To make a geological map, you need a topographical map as a base. In the 19th century, however, Canada’s topography was mostly uncharted. This meant early Geological Survey of Canada geologists had the extra work of making them. As William Logan noted, “In older countries the labours of topographers and geographers have preceded those of the geologist.” This added task slowed the portrayal of Canada’s geology and the discovery of its resources, but produced excellent maps and ultimately led to the establishment of systematic topographical mapping by surveyors.
These brass instruments were used on the prairies in the 19th century to plot the fixed locations on Earth’s surface needed to make the maps. The solar compass (top) uses the sun’s direction to locate positions. It was used from the mid-19th century until late-20th century, yielding very accurate results. The Wye level (bottom), with its telescope and magnetic north compass, was used to determine precise elevation differences and establish benchmarks.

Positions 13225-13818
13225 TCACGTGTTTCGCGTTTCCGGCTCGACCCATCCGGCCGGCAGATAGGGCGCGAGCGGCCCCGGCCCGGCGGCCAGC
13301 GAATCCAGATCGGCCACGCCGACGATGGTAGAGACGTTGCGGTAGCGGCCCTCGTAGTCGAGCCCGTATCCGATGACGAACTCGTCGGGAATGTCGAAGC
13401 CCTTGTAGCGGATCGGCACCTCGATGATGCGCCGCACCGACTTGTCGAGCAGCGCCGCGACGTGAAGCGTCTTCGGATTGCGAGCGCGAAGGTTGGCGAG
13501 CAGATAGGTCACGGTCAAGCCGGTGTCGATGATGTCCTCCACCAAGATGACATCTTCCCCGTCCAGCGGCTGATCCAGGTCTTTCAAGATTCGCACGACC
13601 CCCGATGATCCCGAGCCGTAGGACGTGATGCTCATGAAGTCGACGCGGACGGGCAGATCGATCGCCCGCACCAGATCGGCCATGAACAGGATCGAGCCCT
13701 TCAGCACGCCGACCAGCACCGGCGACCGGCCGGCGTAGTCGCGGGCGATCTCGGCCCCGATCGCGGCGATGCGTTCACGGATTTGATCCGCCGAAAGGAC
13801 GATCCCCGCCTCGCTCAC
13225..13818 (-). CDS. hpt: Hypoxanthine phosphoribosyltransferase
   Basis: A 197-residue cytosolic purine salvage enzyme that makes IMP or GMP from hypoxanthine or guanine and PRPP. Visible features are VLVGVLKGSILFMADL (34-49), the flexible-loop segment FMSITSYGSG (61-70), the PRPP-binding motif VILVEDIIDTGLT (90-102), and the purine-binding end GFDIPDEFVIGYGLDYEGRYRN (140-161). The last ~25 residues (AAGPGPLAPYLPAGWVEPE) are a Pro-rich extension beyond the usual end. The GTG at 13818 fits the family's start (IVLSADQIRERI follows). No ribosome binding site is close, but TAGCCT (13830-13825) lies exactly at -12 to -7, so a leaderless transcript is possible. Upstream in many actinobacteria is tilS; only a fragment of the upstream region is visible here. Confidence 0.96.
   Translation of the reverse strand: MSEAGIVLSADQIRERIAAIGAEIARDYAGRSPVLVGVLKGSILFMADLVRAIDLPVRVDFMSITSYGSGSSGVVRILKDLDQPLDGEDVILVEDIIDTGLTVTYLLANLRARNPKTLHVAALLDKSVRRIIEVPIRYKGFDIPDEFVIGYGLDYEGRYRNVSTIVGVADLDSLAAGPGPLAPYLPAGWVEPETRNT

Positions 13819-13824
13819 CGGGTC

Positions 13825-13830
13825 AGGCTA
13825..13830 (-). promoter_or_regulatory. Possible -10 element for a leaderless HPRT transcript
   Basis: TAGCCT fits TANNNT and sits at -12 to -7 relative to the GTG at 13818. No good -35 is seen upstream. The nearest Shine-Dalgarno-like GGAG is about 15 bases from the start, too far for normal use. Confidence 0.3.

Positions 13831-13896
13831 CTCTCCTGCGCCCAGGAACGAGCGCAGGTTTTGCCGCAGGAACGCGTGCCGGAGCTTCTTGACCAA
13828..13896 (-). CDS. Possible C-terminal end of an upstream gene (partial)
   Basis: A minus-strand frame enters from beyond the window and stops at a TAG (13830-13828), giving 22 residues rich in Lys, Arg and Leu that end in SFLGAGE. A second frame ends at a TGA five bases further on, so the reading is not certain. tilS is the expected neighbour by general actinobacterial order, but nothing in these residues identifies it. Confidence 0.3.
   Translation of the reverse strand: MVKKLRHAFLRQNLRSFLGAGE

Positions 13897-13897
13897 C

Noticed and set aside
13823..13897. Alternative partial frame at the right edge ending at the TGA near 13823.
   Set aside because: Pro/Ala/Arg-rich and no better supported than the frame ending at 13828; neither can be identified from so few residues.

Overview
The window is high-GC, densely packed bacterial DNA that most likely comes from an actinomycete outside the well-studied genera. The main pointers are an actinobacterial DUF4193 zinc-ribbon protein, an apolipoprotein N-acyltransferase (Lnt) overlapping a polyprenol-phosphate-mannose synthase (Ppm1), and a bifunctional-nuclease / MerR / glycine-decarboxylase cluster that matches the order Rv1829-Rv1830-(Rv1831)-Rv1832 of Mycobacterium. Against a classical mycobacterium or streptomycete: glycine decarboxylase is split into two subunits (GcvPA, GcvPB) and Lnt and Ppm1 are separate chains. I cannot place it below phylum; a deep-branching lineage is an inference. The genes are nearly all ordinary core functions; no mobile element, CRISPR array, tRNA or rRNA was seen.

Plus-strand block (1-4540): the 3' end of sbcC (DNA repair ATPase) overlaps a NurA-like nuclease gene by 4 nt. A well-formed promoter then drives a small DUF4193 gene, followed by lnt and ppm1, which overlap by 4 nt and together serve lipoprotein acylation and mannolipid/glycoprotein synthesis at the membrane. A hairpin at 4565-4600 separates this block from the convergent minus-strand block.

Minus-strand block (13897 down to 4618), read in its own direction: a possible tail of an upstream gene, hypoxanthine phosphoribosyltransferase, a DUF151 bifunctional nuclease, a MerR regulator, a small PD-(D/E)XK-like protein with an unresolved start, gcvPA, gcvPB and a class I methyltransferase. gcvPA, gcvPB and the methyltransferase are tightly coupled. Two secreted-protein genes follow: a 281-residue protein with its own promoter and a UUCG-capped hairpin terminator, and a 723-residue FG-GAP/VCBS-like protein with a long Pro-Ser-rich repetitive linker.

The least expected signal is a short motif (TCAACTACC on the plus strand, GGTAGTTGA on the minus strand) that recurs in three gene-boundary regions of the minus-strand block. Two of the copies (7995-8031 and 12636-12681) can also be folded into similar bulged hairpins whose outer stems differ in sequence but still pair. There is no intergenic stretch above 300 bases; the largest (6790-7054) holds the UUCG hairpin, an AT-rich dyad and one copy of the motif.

Using these and other instruments for measuring distances, the early Survey geologists triangulated their way across the landscape – an arduous process compared to the convenience of today’s satellite-based global positioning systems.
Logan, W.E., Murray, A., Hunt, T.S., and Billings, E., 1863. Geology of Canada. Report of Progress from its Commencement to 1863; Geological Survey of Canada, 983 p. [accompanied by an Atlas of Maps and Sections.] doi:10.4095/123563
The Surveyors Basic Tools: www.surveyhistory.org/the_surveyor's_basic_tools.htm